Jobs In The World Of Sport: Sports Therapists

You might have recently graduated with a sports science degree and are looking to make your first steps into the working world but are unsure how to do so and if your qualification allows access to these opportunities.  This article, focusing on sports therapists, is part of a series outlining top sport science job roles, avenues to get into them, and any other relevant information for students looking to progress in their careers.

Sports Therapists

Sports therapists provide treatment to patients from injury occurrence, all the way through to a patient’s full recovery. They also work to provide information on injury prevention.  

A typical day could involve; conducting fitness tests, mental and physical preparation for sports, rehabilitating injuries, taping, assessing initial injury, first aid, and speaking to other health care professionals if injury treatment is outside of the needed skill range.  

In terms of a career path, sports therapists will build up a portfolio of work. For example, volunteering or entry-level work at sports teams or organizations. This can lead to full-time employment in sporting clubs or places such as leisure centres or NHS organizations. As well as this, sports therapists need to ensure that they are constantly networking to find opportunities. Sports therapists may also choose specific areas they wish to work in and then even go on to become higher education educators in these fields.  

Opportunities within a professional or amateur team are available, as well as the option to work privately. It is not uncommon for a sports therapist to work for multiple teams or clinics so salaries will vary depending on the amount of work taken on, location and experience.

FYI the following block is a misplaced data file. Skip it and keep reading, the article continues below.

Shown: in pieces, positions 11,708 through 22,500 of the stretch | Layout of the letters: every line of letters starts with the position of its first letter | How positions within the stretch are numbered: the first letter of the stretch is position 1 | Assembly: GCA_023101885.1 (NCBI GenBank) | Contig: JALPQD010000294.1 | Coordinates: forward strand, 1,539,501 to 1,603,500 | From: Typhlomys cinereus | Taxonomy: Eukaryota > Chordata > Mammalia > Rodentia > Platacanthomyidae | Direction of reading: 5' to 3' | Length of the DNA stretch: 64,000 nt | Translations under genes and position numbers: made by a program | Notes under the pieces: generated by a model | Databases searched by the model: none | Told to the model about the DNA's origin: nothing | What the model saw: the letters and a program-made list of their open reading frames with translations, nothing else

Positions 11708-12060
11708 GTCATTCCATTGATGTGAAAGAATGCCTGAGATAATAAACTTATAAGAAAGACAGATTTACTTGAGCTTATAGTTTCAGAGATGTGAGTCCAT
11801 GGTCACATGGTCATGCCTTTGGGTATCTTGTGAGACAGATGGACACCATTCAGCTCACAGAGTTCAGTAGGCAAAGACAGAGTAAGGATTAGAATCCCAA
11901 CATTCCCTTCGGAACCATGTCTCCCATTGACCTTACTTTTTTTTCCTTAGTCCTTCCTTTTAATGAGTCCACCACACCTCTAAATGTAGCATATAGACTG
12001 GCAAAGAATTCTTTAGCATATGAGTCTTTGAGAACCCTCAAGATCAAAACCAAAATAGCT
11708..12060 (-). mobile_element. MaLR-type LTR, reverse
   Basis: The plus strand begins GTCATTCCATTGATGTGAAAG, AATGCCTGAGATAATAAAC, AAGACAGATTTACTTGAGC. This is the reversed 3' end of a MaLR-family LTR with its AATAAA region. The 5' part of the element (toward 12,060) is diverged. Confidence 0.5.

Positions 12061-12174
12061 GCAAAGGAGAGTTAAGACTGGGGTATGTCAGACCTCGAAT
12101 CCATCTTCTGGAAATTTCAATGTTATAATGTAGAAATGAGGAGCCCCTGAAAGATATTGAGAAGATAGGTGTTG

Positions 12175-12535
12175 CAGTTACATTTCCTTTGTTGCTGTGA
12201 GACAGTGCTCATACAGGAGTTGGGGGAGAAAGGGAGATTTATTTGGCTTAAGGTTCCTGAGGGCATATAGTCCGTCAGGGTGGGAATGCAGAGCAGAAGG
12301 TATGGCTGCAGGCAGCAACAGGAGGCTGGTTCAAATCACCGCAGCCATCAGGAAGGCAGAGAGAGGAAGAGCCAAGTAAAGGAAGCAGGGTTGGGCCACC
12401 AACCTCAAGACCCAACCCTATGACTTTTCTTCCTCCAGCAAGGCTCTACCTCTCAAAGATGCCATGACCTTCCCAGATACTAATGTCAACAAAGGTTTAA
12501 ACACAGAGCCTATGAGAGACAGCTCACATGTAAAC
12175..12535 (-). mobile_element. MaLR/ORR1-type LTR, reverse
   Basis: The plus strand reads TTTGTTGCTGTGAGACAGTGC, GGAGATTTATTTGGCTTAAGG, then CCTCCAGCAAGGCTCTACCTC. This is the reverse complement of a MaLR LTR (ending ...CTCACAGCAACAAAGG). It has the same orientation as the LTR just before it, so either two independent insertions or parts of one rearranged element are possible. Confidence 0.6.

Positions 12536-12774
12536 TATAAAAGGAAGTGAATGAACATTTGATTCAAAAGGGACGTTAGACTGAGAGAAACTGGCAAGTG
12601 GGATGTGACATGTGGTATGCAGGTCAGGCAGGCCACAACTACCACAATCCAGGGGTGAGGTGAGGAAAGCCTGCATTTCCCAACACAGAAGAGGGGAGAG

In terms of qualifications needed for the role, a degree is not necessary although highly recommendable as it demonstrates to future employers the skills needed to be successful in the role. Therefore, it is advisable to study for a degree accredited by the Society of Sports Therapists. The Society of Sports Therapists is an organization that works with 30 universities to provide ‘adequate, effective, and appropriate’ training courses to aspiring sports therapists.   

Typically, entry for these courses will involve a PE or human biology course at A-level or BTEC as well as a level C/4 in GCSE Maths and English. A link below guides the universities offering these BSc courses.  

For graduates who have completed a degree within the field of sports science, there is also an option to go on and do a master’s, again accredited by the Society of Sports Therapists. MSc courses are linked below.  

As part of the membership to the Society of Sports Therapists, a person is required to have and maintain a first-aid certificate and if working with children, a DBS certificate. 

 Entry level earnings Average salary Ultimate earning potential 
Sports Therapist £17,000 £28,000 or £20-£40 per session. £90,000 

Explore UG Degrees in Sports Therapy in the UK | Explore PG Degrees in Sports Therapy in the UK

When you decide upon a field you would like to pursue, it is then advisable to carefully pick your degree subject. For example, if you want to become a physiotherapist, doing a sports science degree and then going on to do an MSc in physiotherapy, might not be the best option for you. It may be that that the better option is to find a specific course focusing on physiotherapy.  

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